Featured, Living

Abli and Amigos is Opening Up Gourmet Possibilities in a Revival of Cebuano Heritage 

From mortas to buko pie coffees, this restaurant enlivens local food culture with modern makeovers of classic recipes 

Culture is embedded in the day-to-day, from the first cup of coffee we have in the morning to the movie we put on at night to wind down after a long day. It’s the customs we partake in, the values we uphold, the habits we grow into. At Abli and Amigos, it’s the champorado in their coffee, the welcome proffered to community artists, and the sweet reinvention of a neighborhood baker’s confectionery.

The up-and-comer gourmet Cebuano restaurant is at the center of a culinary movement that spotlights local culture through a new style of cuisine. Moving through the food scene in Cebu with a name that means “open and friends,” Abli and Amigos invites diners to lifestyle passions under a community with a shared heritage.

Champorado (tablea syrup, oat milk, cold brew coffee); Buko Brew (buko juice and cold brew coffee)


“Our goal is to inspire a sense of pride in our local community and culture.”

“We believe that our cuisine and coffee reflect our cultural identity and we want to share this with our Amigos,” says Alyssa Dayot, one of the restaurant’s three co-founders. “Our goal is to inspire a sense of pride in our local community and culture.”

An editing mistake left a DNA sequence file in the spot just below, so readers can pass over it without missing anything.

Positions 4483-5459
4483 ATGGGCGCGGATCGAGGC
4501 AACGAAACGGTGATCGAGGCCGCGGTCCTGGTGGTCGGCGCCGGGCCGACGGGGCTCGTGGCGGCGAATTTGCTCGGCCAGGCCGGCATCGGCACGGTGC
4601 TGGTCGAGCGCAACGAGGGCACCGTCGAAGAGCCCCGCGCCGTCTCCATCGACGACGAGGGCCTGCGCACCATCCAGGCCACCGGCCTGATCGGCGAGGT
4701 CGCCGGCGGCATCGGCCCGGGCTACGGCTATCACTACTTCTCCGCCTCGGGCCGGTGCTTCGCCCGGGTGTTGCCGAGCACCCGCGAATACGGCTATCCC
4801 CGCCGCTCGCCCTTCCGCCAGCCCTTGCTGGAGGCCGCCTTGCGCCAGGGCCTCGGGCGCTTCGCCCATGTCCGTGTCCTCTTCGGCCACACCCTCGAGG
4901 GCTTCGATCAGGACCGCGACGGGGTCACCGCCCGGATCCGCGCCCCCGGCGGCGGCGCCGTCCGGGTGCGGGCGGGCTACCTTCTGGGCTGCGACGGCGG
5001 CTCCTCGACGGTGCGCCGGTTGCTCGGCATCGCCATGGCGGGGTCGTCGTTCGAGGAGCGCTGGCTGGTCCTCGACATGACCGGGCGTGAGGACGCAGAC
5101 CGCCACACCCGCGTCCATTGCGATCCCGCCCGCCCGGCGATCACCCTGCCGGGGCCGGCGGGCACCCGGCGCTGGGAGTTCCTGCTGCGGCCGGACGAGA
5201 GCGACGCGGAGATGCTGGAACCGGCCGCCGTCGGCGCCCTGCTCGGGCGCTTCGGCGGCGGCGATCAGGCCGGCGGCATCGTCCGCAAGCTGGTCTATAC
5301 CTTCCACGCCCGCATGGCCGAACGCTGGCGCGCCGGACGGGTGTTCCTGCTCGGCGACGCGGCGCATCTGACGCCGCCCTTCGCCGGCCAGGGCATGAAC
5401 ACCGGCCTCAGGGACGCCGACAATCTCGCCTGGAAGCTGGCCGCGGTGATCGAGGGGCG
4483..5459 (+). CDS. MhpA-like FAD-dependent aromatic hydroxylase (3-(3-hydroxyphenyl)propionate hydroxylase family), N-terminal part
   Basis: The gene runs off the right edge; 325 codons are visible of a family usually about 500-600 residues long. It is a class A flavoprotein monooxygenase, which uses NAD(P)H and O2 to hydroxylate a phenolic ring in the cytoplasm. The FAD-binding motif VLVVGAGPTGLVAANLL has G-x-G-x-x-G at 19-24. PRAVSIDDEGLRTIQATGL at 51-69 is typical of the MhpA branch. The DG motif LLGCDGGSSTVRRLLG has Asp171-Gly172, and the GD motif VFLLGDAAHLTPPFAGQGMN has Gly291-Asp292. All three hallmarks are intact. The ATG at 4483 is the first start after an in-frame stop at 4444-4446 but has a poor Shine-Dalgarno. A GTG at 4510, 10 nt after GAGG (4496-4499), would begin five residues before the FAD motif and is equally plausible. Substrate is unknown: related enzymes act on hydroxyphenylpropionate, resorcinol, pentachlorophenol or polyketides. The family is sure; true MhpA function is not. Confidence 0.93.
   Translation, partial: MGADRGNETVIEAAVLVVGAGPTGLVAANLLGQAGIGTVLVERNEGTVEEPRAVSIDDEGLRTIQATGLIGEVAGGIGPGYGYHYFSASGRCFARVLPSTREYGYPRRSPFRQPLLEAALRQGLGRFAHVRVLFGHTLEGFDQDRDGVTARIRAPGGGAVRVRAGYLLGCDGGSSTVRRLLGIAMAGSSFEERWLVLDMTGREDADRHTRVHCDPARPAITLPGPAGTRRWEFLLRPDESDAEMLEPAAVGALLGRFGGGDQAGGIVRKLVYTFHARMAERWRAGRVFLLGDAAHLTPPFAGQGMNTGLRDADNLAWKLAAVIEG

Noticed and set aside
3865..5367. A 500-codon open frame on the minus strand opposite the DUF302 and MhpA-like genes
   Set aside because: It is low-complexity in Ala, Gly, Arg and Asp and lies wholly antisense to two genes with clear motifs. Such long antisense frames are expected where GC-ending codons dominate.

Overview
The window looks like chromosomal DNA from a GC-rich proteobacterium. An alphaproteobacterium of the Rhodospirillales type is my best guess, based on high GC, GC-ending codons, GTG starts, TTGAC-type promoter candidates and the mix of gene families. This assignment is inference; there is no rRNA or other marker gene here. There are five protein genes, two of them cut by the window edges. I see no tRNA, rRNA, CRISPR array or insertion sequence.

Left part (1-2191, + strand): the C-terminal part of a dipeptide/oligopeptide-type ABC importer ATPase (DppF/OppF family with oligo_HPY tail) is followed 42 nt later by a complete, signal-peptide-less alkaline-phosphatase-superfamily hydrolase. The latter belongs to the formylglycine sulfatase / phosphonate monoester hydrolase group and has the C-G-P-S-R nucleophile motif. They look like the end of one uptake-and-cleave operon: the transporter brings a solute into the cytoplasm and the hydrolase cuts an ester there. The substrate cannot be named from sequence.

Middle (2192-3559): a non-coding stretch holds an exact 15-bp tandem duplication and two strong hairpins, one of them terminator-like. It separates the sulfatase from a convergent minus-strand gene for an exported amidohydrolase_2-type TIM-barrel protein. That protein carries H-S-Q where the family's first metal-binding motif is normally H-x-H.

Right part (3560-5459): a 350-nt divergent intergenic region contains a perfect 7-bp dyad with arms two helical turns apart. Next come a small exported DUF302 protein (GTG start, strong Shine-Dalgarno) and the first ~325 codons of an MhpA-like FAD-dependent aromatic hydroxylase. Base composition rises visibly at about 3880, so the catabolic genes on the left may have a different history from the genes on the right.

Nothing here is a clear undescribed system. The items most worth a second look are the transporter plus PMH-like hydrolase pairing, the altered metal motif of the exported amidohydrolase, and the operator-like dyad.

Inspiration was in the air in the middle of 2022, just after the tumultuous national elections, when head chef and co-founder Karen Abello was struck with a compelling desire to “contribute something meaningful to the community,” as she puts it. She called up Dayot, fueled by a personal frustration with the lack of innovative culinary offerings based on local cuisine, which the latter describes as the driving force behind Abli and Amigos’ conception. Soon fellow co-founder Eugene Labella was on board. The rest, as they say, is history.

Morta (“mura’g torta”); Masi sa Dalang Mani


From when it was first just selling coffee fusions centered on distinctly Cebuano flavors such as refreshing buko juice and rich tablea on Instagram, Abli has been carefully crafting a menu anchored on Cebuano tradition and culture. It’s a process full of familiarity, especially for anyone who grew up in Cebu or has immersed in the culture, and it begins with an ideation stage motivated by emotions and inspired by memories.

But coming up with ideas is the easy part, they say. “Inspiration is all around, especially with local ingredients that are familiar and comforting.” It’s recreating and perfecting the recipes that pose many of the restaurant’s hurdles. “One challenge we face,” Abello opens up, “is convincing people that it’s okay to deviate from traditional Cebuano recipes and offer something new and innovative.”

Humbaboy; Binisdak na Manok; and Ukoy-Ukay


“Inspiration is all around, especially with local ingredients that are familiar and comforting.”